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How farmers turned their tractor-trolleys into makeshift camps for ‘Delhi siege’

As temperature continues to drop, the farmers find the much-needed warmth to spend the night on the bed of their trolleys lined with layers of paddy straw brought from their fields.

Written by Raakhi Jagga | Ludhiana | December 4, 2020 12:47:37 pm
Farmers refuse to move, say will intensify protestFarmers’ groups held discussions at Delhi's northern Singhu Border — through which the highway to Haryana, Chandigarh, and onward to Himachal Pradesh and Punjab passes — to chalk out their course of action.

For thousands of farmers from Punjab protesting at the Delhi border, it is the trolleys attached to their tractors that have come up as temporary homes with waterproof covers, makeshift beds, and even charging points for the cellphones. The trolleys also often turn into a makeshift stage from where farm leaders address the gathering with their voice amplified several times courtesy the loudspeakers fitted on the tractors.

While hundreds of such tractor-trolleys are already stationed at the Delhi border, several more are on way to national capital from Punjab. For the Punjab farmers roughing it out at Delhi borders, these rough-and-ready modified trolleys, which take around a day to make, are part of life.

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Sukhjinder Maheshri, a Moga-based farmer, remembers how his parents used to modify the trolleys whenever the family had to travel to attend Mohalla, Gopal Mochan, Maghi Mela or other religious melas where they would often stay for three to four days. “As a kid, I would see my parents and village elders convert the trolleys into room-like structures. I have been doing the same for the the past 16 years. It takes just about a day to get a trolley ready,” says the 36-year-old now camping at Singhu border.

While the “modifications” are temporary, Maheshri says, they are designed to last. It can be gauged from the fact that the covering put up on the trolley as a “roof” is at last three layers strong.

“First a sort of a net roof is created with nylon ropes tied to the iron or bamboo pillars attached to the sides of the trolley. The net is covered with waterproof sheet and fastened in place with more ropes. Then another net of ropes is created and two more layers of tarpaulin or waterproof sheets are added. A final set of ropes comes into play to ensure that the entire contraption holds in the wind,” says Maheshri.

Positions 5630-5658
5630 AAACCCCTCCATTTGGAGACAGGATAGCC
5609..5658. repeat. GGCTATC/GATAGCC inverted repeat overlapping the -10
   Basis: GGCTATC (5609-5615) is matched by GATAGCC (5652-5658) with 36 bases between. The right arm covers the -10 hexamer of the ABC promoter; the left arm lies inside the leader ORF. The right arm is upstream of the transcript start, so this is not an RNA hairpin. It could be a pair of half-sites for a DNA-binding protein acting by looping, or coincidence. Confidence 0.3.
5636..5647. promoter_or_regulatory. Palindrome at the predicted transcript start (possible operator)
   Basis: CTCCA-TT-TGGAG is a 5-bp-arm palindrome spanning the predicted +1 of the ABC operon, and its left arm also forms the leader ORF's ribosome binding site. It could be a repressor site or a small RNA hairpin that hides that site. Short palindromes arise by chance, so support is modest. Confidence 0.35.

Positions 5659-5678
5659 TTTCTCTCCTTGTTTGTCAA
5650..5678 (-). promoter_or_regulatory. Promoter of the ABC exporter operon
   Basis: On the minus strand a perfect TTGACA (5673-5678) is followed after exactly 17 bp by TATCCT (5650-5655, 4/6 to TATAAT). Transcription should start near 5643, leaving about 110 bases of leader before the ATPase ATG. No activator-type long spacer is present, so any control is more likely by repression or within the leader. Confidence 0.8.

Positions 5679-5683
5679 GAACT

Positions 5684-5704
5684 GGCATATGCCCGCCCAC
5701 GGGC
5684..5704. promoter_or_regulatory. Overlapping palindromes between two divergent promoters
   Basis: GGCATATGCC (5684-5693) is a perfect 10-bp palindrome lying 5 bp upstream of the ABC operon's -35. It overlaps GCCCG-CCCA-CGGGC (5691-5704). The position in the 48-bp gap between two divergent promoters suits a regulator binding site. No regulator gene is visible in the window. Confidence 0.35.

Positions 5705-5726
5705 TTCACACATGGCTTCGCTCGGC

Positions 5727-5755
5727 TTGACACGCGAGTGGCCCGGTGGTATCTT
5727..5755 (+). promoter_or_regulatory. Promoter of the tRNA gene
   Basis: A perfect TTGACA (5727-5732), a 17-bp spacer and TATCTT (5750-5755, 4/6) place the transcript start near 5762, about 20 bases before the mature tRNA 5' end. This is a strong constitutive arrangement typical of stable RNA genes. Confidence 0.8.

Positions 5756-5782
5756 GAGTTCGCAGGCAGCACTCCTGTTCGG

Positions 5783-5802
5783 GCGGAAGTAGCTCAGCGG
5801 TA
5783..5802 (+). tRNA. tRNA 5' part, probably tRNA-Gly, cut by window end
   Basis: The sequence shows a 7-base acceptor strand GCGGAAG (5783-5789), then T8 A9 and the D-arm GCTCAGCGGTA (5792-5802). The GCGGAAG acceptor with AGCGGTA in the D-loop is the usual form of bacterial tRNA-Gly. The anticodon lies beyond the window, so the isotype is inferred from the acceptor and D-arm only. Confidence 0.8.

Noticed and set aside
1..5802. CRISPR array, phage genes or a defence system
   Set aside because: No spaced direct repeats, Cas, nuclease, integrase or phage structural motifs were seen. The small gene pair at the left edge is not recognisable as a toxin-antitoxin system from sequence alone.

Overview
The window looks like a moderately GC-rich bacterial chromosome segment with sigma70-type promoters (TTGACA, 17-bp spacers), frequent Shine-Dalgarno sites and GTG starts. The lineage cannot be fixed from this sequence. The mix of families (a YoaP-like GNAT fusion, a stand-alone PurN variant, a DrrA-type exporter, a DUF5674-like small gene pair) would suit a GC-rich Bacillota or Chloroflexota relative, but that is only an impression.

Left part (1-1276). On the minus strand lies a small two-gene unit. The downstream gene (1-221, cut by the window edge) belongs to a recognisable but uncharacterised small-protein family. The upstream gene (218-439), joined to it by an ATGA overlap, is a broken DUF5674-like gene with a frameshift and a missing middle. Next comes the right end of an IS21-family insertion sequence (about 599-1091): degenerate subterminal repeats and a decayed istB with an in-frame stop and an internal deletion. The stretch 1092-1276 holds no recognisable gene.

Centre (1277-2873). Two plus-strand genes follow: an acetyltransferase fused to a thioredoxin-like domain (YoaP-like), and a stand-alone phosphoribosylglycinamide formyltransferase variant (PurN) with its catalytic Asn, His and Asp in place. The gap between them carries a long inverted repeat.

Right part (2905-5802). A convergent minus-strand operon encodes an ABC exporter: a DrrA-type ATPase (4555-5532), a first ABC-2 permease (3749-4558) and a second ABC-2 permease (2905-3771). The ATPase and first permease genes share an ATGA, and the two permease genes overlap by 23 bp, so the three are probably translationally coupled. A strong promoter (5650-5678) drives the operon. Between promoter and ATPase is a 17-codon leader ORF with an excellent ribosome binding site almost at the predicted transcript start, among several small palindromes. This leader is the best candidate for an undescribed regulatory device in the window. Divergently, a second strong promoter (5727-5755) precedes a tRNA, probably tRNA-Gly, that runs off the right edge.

“At least eight people can sleep in an average trolley, which is 11-feet in length and 6-feet wide”, says Lachman Sewewala, General Secretary, Pendu Khet Mazdoor Union.

“In bigger trolleys, upto 13 mattresses can be laid. In some trolleys, an upper bunk has been created. While ration, clothes and others such paraphernalia is kept on the bed of the trolley, mattresses are laid on an upper berth created by fitting an iron(detachable) frame lined with plywood boards,” adds Sewewala.

Maheshri added that the tractor’s battery is being used to charge cellphones and laptops. “A number of farmers are carrying laptops that they use to disseminate information, send pictures and videos of protests. Several non-farmers too are part of the agitation but need to carry on with their office work as well. They too need to charge their laptops and cellphones. Many families have brought inverter batteries too from their homes that we use to light up LED bulbs during night hours,” says Maheshri.

Jasvir Singh Kothaguru, a farmer from Bathinda who is also a part of the morcha at the Tikri border, says, “Some farmers sleep under the trolley and their mattresses soak up the dew. We spread the mattresses under the sun during day hours to dry them up. Several gurdwaras have donated mattresses for the farmers,” he said, adding that a trolley “acts as a dormitory” where eight to thirteen people sleep. “We are used to working in cold water in wheat fields. We are also used to sleeping under makeshift structures in the fields so sleeping in trolleys is not a hassle.”

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